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With Implementations, it is Location, Location, Location. (Determine)

This content was published on the Determine blog on August 13, 2019

I’ve participated in many procurement technology implementations – and not always in the same role. Like most people, my experience began on the receiving end of new technology for which I had no say in the selection or configuration. From there I moved to a leadership role on a team tasked with selecting and implementing a sourcing suite for the first time. A few years later, I was part of a consulting team at a solution provider where I regularly assisted in or led implementations as part of procurement program (re)design projects.

There are as many tales of resounding implementation successes as there is evidence that Bigfoot is real and living in your Aunt Lydia’s backyard. All we ever seem to hear about are failures and slip-ups. Do we secretly want our implementations to fail? No. Unfortunately, until now, we’ve mostly addressed the symptoms rather than the root cause of implementation problems.

And what is that root cause? Conference rooms.

If you’re going to hold an implementation meeting or planning session, the natural first step is to book a room (or set up a conference line). Then the central team members go to that room at the appointed time along with a representative of the solution provider…and…close the door. Did you hear that click or swoosh or bang? That was the sound of your implementation success hopes dying.

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The Amazing Back-to-School Supply Chain (ATSC blog)

This content was published on the ATSC blog on August 5, 2019

The minute we’ve all finally settled into the slower pace of the summer months, the signs go up: Back to School! Whether you have children who are getting ready to go back or whether you are thinking wistfully of your own school days, the back-to-school supply chain is an amazing feat that affects most of the retail industry. It is actually the second biggest shopping season of the year – second only to the holidays, including Black Friday and Cyber Monday.

The National Retail Federation (NRF) releases an annual report highlighting the figures and trends associated with back to school shopping. According to the 2019 NRF report, this year’s back-to-school spending levels will be the highest ever per household, $696.70, but not the highest overall as less families are expected to participate. Total projected spending for 2019 is $80.7B, down 2.5% from $82.8B in 2018. The major categories of spending they define include school supplies, clothing and accessories, shoes and electronics.

While we can all appreciate the magic of new pencils and notebooks, looking at this shopping season as a supply chain professional requires a different perspective – and offers a few surprises about buyer preferences and retail industry impact.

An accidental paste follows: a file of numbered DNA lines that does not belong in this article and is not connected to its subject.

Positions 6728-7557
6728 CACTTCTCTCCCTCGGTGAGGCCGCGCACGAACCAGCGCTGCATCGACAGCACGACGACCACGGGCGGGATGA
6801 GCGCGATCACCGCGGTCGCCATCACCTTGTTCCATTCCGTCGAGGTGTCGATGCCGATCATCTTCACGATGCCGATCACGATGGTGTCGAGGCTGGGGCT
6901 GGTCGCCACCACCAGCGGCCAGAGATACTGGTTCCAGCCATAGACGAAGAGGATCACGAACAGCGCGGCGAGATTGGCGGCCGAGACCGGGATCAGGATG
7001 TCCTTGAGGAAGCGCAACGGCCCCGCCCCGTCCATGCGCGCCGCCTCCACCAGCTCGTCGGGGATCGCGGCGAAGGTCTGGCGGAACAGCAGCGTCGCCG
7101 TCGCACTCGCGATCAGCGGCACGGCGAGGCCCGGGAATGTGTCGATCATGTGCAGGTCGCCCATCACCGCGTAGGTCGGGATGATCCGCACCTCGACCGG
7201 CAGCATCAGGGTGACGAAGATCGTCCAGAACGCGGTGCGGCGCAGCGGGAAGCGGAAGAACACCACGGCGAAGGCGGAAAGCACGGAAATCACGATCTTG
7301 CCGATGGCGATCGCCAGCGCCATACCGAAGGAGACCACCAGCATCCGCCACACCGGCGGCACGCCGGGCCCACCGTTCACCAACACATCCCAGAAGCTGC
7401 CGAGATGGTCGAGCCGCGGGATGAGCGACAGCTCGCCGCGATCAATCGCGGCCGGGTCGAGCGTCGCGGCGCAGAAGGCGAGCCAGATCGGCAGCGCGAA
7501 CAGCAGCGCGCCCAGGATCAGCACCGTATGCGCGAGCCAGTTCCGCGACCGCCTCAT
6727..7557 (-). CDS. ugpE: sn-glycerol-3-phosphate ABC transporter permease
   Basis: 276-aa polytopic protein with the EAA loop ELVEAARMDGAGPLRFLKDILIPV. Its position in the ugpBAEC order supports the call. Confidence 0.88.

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Buyers Meeting Point Owner Kelly Barner Ranked Top Influencer in Procurement by CPOstrategy Magazine

CPOstrategy Magazine has ranked Buyers Meeting Point Owner and Managing Director Kelly Barner the top influencer in procurement based on a listing published by ProcurementIQ.

The opening of the article, available in the July 2019 issue, reads as follows:

"With direct access to audiences across a global stage, social media has redefined the idea of influencers. Looking to tap into and explore this ever expanding resource, industry giants have their very own influencers steering and engaging the conversation. CPOstrategy looks at 5 leading procurement influencers as ranked by ProcurementIQ." - Dale Benton

The other influencers included in the ranking are Lora Cecere, Founder of Supply Chain Insights; Tom Derry, CEO of the Institute for Supply Management; Omid Ghamami, CEO and Chairman of the Board at the Center for Purchasing and Supply Chain Management Excellence; and Dawn Tiura, CEO and President of the Sourcing Industry Group (SIG).

Zoinks! Why do Cloud myths persist? (Determine)

This content was published on the Determine blog on July 11, 2019

I recently completed a thorough study of myths by examining one of the most scientifically significant examples available — Scooby-Doo and the gang: Fred, Daphne, Velma, and Shaggy. You may laugh, but studying the adventures of Mystery, Inc. sheds a great deal of light on all kinds of myths, cloud procure-to-pay (P2P) included.

Myths and mysteries usually play on some combination of the following:
- Deep-seated, preexisting anxieties
- Lack of understanding or clarity
- A desire on the part of believers to accept the myth
- A touch of theatrics

In the Scooby-Doo TV series, the above factors typically drove the plot through the protagonist’s dark backstory or lingering guilt, the gang being stuck in the dark, and ridiculous costumes and special effects. Details are scarce, someone is chasing you, and your imagination takes over. Next thing you know, no one questions the reality that Uncle Jesse’s wonderful old theatre can’t be saved because it is haunted by a headless phantom stagehand.

P2P myths may be less dramatic, but they are no less dangerous because they prevent procurement from getting an accurate view of the situation at hand and selecting the best, most logical, path forward.

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